Senate Bill Passes? Well, Yes and No
Emails and phone calls started flying on Thursday of this week as New England compounding pharmacists awoke to press reports that the Senate had passed comprehensive compounding legislation. It didn't take long for articles and notes to appear on listserves and bulletin boards and phone calls and questions to arrive at the IACP offices.
Yes, on Wednesday night, the Senate in Massachusetts finally acted on compounding legislation. That bill, SB 1899, was a complete replacement of a bill passed previously by the Massachusetts House (HB 3672) and represents the tenth different piece of legislation to regulate compounding in the Commonwealth since the beginning of the year. At this point, the epicenter of the NECC crisis has yet to pass any legislation affecting compounding while almost all other states in the country have either completed their legislation and are beginning regulation drafting or moved directly to updating existing regulations. And things don't look good for any change in that for a while. In SB 1899, the Senate decided to exempt hospitals from new requirements for sterile compounding permits, inspections, and Board of Pharmacy oversight; the House version of the bill required all pharmacies to comply. Both bills appear headed to a conference committee.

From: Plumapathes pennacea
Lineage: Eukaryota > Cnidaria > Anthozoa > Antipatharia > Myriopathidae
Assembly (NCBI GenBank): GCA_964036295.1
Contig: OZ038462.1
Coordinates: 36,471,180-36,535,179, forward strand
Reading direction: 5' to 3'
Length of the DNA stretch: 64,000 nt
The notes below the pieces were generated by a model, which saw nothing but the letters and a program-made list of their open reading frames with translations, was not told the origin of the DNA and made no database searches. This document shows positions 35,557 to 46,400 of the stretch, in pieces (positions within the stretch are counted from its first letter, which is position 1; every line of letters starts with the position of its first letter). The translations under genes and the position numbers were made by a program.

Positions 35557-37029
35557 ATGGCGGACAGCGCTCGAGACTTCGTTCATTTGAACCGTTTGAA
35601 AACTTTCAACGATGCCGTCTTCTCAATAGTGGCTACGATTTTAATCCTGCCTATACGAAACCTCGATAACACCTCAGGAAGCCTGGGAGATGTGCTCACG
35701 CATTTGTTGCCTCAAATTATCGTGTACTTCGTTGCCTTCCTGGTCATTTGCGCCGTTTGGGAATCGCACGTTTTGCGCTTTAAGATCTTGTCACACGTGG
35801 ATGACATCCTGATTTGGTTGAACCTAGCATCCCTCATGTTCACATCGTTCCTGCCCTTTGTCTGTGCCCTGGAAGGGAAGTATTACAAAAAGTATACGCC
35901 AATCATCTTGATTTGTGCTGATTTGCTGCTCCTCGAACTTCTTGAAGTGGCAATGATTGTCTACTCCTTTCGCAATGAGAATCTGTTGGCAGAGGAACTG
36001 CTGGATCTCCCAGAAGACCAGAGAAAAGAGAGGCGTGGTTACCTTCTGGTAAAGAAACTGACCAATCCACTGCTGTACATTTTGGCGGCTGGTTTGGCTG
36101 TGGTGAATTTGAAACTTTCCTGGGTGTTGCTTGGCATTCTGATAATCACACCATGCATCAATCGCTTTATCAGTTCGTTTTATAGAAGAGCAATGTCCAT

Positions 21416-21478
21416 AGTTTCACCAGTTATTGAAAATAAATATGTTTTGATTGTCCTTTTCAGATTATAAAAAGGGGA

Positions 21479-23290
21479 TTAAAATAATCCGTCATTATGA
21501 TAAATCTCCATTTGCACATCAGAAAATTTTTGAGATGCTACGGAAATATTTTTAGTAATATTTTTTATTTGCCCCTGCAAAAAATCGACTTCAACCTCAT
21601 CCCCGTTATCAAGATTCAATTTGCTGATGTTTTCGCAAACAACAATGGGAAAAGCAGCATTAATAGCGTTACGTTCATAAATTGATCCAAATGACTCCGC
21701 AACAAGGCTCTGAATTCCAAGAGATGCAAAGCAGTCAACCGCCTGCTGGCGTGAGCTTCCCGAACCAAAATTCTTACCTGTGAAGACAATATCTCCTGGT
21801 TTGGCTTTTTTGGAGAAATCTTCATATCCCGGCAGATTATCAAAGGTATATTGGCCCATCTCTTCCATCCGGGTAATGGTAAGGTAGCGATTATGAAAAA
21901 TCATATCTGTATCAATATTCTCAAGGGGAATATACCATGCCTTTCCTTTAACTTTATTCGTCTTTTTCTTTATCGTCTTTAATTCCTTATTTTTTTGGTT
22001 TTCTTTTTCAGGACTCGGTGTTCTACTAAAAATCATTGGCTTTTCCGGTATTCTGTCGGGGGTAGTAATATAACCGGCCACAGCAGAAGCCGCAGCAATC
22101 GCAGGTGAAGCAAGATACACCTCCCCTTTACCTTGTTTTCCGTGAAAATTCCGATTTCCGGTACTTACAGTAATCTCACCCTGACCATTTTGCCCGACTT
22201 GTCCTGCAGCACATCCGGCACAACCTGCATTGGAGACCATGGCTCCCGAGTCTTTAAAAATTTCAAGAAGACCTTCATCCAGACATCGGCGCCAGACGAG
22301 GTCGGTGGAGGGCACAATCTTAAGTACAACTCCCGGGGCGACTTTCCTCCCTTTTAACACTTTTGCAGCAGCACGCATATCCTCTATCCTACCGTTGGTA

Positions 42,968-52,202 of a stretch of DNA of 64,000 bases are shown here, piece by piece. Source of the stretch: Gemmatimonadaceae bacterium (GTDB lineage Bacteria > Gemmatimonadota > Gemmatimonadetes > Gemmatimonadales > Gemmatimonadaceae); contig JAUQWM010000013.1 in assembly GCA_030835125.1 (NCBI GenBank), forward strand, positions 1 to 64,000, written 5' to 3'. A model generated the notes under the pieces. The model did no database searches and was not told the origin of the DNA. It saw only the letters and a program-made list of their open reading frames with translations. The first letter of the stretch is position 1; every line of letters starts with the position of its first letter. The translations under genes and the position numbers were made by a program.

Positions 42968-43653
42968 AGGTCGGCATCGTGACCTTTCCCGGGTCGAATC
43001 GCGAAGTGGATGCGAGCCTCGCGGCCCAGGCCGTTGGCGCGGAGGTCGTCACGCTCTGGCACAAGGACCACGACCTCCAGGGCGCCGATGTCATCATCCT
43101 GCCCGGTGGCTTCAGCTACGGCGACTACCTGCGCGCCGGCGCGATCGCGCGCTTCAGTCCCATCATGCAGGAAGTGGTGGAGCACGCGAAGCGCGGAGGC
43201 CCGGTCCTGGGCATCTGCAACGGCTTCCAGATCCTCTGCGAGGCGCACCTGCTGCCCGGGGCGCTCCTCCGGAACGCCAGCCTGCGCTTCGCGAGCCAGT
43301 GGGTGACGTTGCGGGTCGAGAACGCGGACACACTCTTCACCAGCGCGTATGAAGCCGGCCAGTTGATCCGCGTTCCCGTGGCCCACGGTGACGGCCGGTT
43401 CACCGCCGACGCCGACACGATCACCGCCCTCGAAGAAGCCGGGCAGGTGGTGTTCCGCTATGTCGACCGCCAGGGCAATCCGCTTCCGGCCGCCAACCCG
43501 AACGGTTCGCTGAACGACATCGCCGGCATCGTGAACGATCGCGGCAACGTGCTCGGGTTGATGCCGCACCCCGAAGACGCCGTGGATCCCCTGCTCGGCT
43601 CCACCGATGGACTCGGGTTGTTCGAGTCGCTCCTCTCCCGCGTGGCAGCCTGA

Meanwhile, in Washington DC. HR 3204, the Drug Quality and Security Act, still awaits action by the U.S. Senate. No vote was taken this week as legislators grapple with the ongoing problems associated with the implementation of the Affordable Care Act, contention over proposed nominees, and a series of highly controversial amendments unrelated to compounding that have been offered up by various Senate offices.